Moscow rehearse for victory day parade with 'monster robots'
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The Victory Day parade on May 9 is one of Russia’s most important national events. It is a remembrance of the Soviet sacrifice made in defeating Nazi Germany in what is known in Russia as the “Great Patriotic War”. But this year’s celebration and demonstration of military might is set to be disrupted by a former Soviet soldier turned artist.
Andrei Molodkin, a Russian conceptual artist, believes his sculpture filled with 850g of blood from eight Ukrainian soldiers will help onlookers in Moscow see Putin “for what he is”.
He told Express.co.uk: “I believe that culture has the power to deconstruct the propaganda, it can deconstruct the brainwashing.
“I know how propaganda works because I grew up with it.
“But we can deconstruct it, and we can deconstruct it quite successfully.
“I believe that we must show Putin as just a liar and a criminal who manipulates people, who is covered in blood.
“People need to not see Putin and only see a bloody criminal.
“Somehow we need to have a change in ideas.
“I don’t want people to see his eyes or his smile, I want them to see only the blood.
“And when everyone can see him like that on the Red Square, I think their opinion will change.”
The ‘Putin filled with Ukrainian blood’ sculpture is made with acrylic and plexiglass.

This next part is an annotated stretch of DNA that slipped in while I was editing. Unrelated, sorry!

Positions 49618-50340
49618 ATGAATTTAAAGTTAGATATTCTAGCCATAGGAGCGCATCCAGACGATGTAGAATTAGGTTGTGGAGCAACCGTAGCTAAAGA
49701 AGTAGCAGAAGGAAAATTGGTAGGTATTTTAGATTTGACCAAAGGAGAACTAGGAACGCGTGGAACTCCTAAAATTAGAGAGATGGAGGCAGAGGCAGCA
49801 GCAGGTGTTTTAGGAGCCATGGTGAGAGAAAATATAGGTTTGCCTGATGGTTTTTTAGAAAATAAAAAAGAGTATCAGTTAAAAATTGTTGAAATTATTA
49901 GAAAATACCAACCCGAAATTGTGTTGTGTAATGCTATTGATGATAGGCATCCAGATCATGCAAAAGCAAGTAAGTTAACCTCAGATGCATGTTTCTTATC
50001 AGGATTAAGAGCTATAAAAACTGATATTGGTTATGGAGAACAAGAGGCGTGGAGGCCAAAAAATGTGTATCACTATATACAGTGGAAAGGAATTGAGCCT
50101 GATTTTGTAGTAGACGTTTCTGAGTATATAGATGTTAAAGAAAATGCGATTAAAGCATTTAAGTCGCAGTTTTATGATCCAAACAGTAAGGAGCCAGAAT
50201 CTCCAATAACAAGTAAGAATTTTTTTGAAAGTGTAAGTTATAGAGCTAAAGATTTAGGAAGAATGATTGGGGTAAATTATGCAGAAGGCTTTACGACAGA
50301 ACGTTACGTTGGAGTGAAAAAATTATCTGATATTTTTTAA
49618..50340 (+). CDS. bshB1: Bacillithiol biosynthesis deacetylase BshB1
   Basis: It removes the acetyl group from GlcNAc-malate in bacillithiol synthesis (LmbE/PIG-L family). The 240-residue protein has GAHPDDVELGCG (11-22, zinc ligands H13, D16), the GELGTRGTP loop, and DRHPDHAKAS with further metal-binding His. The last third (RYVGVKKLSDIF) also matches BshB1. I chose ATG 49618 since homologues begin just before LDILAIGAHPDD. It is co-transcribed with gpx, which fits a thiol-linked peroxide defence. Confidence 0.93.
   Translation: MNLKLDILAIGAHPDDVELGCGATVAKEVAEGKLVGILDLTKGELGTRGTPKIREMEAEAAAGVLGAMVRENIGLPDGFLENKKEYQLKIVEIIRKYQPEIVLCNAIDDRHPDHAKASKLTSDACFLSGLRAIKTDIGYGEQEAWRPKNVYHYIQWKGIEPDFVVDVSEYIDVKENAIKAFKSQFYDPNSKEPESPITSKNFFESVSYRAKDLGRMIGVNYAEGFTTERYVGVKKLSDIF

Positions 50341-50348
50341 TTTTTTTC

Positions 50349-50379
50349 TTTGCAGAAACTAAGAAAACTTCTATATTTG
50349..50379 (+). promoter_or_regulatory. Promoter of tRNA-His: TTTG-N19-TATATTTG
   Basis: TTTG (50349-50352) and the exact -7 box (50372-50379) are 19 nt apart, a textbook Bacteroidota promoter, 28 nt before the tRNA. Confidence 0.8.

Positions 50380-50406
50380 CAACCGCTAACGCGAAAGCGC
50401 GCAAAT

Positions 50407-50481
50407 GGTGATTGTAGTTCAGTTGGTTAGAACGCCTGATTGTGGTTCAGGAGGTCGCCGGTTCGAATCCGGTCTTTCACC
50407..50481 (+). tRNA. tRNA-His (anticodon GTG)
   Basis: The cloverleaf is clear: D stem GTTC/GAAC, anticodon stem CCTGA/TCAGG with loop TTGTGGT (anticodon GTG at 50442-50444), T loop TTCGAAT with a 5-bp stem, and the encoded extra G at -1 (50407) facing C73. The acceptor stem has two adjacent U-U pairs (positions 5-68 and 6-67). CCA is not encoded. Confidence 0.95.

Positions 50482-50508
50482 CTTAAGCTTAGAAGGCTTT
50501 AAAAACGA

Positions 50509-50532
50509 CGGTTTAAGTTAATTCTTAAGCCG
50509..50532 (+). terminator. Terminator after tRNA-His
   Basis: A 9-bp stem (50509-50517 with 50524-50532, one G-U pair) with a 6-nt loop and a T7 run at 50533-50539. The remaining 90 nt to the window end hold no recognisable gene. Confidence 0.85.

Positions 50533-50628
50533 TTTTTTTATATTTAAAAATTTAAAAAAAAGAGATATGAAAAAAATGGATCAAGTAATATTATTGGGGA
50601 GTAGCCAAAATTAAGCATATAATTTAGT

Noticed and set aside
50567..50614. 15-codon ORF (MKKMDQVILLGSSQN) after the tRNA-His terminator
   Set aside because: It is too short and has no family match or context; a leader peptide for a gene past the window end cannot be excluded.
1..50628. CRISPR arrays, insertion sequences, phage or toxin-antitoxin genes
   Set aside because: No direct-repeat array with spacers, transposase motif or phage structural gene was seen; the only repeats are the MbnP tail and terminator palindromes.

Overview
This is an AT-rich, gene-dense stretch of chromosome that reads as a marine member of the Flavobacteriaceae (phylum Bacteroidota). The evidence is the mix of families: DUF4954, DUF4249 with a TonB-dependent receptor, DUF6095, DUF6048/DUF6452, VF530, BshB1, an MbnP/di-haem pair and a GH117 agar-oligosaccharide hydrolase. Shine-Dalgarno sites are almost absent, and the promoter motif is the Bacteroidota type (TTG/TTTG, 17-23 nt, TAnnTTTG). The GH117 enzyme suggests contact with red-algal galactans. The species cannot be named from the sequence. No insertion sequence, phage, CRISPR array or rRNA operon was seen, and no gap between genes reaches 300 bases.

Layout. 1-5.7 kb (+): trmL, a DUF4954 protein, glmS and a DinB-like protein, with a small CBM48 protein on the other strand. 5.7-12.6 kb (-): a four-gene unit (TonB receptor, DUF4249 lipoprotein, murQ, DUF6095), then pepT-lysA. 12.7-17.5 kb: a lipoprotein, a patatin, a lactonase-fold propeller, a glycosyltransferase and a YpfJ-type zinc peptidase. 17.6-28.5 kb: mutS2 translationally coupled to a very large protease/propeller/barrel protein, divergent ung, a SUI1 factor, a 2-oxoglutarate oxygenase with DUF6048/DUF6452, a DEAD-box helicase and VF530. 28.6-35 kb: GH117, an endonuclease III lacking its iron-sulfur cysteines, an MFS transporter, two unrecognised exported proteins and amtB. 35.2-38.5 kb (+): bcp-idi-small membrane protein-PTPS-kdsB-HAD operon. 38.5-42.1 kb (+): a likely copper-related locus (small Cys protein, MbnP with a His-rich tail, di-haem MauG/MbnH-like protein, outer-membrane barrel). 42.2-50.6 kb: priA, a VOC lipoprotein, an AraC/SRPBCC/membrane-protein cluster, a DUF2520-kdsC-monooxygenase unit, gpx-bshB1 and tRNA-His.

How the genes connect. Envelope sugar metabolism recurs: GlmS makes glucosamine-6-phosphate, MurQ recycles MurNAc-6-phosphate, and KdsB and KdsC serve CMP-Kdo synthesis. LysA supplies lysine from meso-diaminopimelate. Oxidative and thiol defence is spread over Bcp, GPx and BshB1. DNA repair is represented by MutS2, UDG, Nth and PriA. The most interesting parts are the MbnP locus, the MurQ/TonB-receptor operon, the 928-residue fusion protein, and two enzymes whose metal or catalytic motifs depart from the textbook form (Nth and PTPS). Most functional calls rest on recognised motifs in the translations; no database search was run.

Mr Molodkin plans to share his chilling portrait with people in Red Square geo-navigationally using augmented reality (AR) which will plaster his art across smartphones.
Three of the soldiers who gave their blood for the project are on the front line, the others are waiting to be mobilised.
Sacha Levchuk is one of the soldiers who donated his blood before returning to Ukraine to fight.
His wife Kristina and their two young children are staying with Mr Molodkin in Maubourguet, Southwestern France.
Mrs Levchuk said it was hard for her to explain to her children why they had to leave their home.
She told Express.co.uk: “I tried to protect them, I told them that someone started a war and was the aggressor to us, that they are trying to take our land.
“And we have left to protect them and to be safe.
“I told them that their father has gone to protect their country, to protect their freedom, and to keep their country together and in peace.
“I still don’t think they understand that it is going to be for a really long time or how dangerous it is.”
She voiced her fear that the longer the war rages on, and the more missiles that fall on Ukraine, the greater the chance is that they will return to a country that is “totally ruined”.
“Europe sends weapons but weapons only continue the war,” she said.
“We need them to close the sky.”
No-fly zones are used to protect populations from air attacks such as shelling but the West fears implementing one over Ukraine risks sparking a wider conflict.
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